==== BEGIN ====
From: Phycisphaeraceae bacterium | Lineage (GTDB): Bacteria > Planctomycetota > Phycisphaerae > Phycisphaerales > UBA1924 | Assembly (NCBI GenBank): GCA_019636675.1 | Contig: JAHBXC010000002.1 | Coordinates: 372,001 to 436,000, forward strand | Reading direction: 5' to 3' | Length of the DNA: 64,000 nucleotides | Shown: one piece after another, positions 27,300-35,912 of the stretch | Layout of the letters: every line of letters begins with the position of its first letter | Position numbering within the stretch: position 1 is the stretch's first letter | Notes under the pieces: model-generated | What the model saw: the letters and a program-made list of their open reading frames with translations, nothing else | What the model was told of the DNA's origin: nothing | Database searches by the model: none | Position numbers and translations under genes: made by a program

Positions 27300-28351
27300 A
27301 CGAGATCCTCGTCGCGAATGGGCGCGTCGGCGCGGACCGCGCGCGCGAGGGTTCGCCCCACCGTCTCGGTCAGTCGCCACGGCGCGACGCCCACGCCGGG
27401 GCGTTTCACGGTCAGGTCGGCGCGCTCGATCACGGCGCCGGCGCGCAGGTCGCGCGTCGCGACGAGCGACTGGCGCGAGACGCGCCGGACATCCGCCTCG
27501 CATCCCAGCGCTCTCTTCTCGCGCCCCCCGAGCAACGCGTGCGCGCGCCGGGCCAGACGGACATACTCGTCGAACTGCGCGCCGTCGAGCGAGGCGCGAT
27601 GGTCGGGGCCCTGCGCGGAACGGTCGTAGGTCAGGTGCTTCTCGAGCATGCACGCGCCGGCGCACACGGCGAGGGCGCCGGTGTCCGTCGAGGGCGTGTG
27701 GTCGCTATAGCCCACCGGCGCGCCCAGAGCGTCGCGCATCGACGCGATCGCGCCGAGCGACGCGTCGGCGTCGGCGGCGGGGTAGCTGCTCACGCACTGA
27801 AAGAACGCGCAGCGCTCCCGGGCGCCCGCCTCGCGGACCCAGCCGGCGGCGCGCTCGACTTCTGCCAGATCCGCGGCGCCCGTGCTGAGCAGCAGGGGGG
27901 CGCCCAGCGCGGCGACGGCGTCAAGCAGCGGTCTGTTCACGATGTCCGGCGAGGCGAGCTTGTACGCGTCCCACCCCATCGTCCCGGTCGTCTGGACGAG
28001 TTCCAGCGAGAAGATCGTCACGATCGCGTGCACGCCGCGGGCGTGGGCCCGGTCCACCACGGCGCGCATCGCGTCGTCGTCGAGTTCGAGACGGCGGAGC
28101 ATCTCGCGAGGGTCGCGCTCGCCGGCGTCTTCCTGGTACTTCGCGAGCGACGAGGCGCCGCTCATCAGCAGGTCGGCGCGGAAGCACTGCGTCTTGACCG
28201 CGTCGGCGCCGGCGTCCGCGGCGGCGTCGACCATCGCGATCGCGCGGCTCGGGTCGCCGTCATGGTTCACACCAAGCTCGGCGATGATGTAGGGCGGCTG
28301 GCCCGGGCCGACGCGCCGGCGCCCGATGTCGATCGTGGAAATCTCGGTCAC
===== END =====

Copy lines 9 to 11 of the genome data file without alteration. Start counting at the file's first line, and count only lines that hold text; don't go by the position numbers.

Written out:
27801 AAGAACGCGCAGCGCTCCCGGGCGCCCGCCTCGCGGACCCAGCCGGCGGCGCGCTCGACTTCTGCCAGATCCGCGGCGCCCGTGCTGAGCAGCAGGGGGG
27901 CGCCCAGCGCGGCGACGGCGTCAAGCAGCGGTCTGTTCACGATGTCCGGCGAGGCGAGCTTGTACGCGTCCCACCCCATCGTCCCGGTCGTCTGGACGAG
28001 TTCCAGCGAGAAGATCGTCACGATCGCGTGCACGCCGCGGGCGTGGGCCCGGTCCACCACGGCGCGCATCGCGTCGTCGTCGAGTTCGAGACGGCGGAGC